Debt | timiacono.com - Part 6

Ben Bernanke’s Legacy

This beautiful song, written and performed by Elaine Diane Taylor, chronicles some of Ben Bernanke’s accomplishments over the last eight years.

It will take some time to judge the Bernanke term at the Fed. Given the sequence of events for the last Fed Chair transition, analysts are understandably cautious about giving him a big thumbs-up at this point. Recall that, after the Greenspan term at the Fed ended in January 2006, it took a year of two for the policies enacted during that time to really flower.

Meltzer on Bernanke

In this story at Reuters, Federal Reserve historian Allan Melzer shares a few thoughts on what lies ahead for incoming Fed Chair Janet Yellen following tomorrow’s departure of current Fed Chairman Ben Bernanke. One thing seems clear, as was the case for Alan Greenspan, we won’t know the full impact of Bernanke’s policies for years to come.

To Allan Meltzer, a leading Fed historian, no outcome looks good for Bernanke. “If they go too fast, we’re going to get a recession. If they go too slowly, we are going to get serious inflation. If they do neither, we could get both,” he said.

The first round of quantitative easing in 2008 and 2009 was heroic, Meltzer said. But the second and third rounds were “just a mistake, a serious mistake, that will have problems.”

“History will judge his response to the 2009 crisis very well,” he said of Bernanke. “They will judge the aftermath as being much too strong and unnecessary.”

Another thing that seems clear is that the image above will be an enduring one.

The Next Big Risk

This CNBC poll contradicts the views of those at the Davos World Economic Forum where inequality was seen as the biggest risk to the global economy and financial markets.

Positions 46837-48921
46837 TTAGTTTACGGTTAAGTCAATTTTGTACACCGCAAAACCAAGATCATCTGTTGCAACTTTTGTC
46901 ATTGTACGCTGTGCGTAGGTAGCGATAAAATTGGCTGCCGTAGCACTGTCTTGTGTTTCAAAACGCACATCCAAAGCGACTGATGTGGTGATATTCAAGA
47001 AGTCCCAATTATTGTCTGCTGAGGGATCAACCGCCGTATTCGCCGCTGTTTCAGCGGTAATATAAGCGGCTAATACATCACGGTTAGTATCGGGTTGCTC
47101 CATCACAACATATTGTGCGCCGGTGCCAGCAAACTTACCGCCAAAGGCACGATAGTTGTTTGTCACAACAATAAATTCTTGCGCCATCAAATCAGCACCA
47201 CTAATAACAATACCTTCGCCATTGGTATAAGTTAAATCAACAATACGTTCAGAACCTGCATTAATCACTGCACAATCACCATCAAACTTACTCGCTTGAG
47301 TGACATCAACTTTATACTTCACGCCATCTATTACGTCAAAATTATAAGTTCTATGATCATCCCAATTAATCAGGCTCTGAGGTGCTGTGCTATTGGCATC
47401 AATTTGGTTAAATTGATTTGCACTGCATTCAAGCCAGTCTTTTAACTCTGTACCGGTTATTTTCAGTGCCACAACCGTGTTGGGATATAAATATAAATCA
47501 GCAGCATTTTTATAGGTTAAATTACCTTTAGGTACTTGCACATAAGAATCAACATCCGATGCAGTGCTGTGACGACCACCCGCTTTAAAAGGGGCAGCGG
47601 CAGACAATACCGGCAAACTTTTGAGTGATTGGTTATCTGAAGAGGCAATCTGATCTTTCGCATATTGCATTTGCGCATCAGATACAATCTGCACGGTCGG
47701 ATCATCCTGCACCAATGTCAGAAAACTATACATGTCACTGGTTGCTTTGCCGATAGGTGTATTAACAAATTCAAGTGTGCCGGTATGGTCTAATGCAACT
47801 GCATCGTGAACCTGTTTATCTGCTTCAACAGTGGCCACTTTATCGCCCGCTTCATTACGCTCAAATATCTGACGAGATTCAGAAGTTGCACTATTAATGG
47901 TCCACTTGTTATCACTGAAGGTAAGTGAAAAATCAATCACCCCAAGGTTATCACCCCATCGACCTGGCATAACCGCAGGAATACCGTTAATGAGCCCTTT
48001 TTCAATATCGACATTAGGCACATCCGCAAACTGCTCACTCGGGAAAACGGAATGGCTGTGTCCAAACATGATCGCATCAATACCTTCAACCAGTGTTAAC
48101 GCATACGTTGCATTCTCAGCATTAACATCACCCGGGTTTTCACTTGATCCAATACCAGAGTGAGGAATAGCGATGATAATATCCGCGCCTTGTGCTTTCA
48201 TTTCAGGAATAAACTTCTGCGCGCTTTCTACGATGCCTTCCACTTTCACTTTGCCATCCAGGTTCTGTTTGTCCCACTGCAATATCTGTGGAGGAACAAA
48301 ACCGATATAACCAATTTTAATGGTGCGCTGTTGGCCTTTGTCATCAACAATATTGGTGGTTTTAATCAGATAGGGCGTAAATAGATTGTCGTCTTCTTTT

At the moment, China tops the list of possible flashpoints for the next fiscal or monetary crisis, though there are plenty of other parts of the world that could cause similar trouble.

QE Prisons, Fed Endgames, etc.

After catching up a bit on all the commentary related to the Federal Reserve’s ongoing money printing effort such as this item from yesterday and today’s offering from Jim Jubak at MSN Money where it was concluded that “The Fed has no endgame“,  refreshing the simplified graphic of the central bank’s balance sheet below seemed like a good idea, particularly since they are rapidly closing in on the $4 trillion mark.

Fed Balance Sheet

Of course, there is a growing consensus that this is all benign (or at least irrelevant as long as stock prices are rising) and that argument is lent some credence by the low rates of inflation for consumer prices reported in the West (inflation in developing nations is an entirely different matter). Somehow, it seems the quadrupling of the Fed’s balance sheet (and then some) will prove to be anything but benign.

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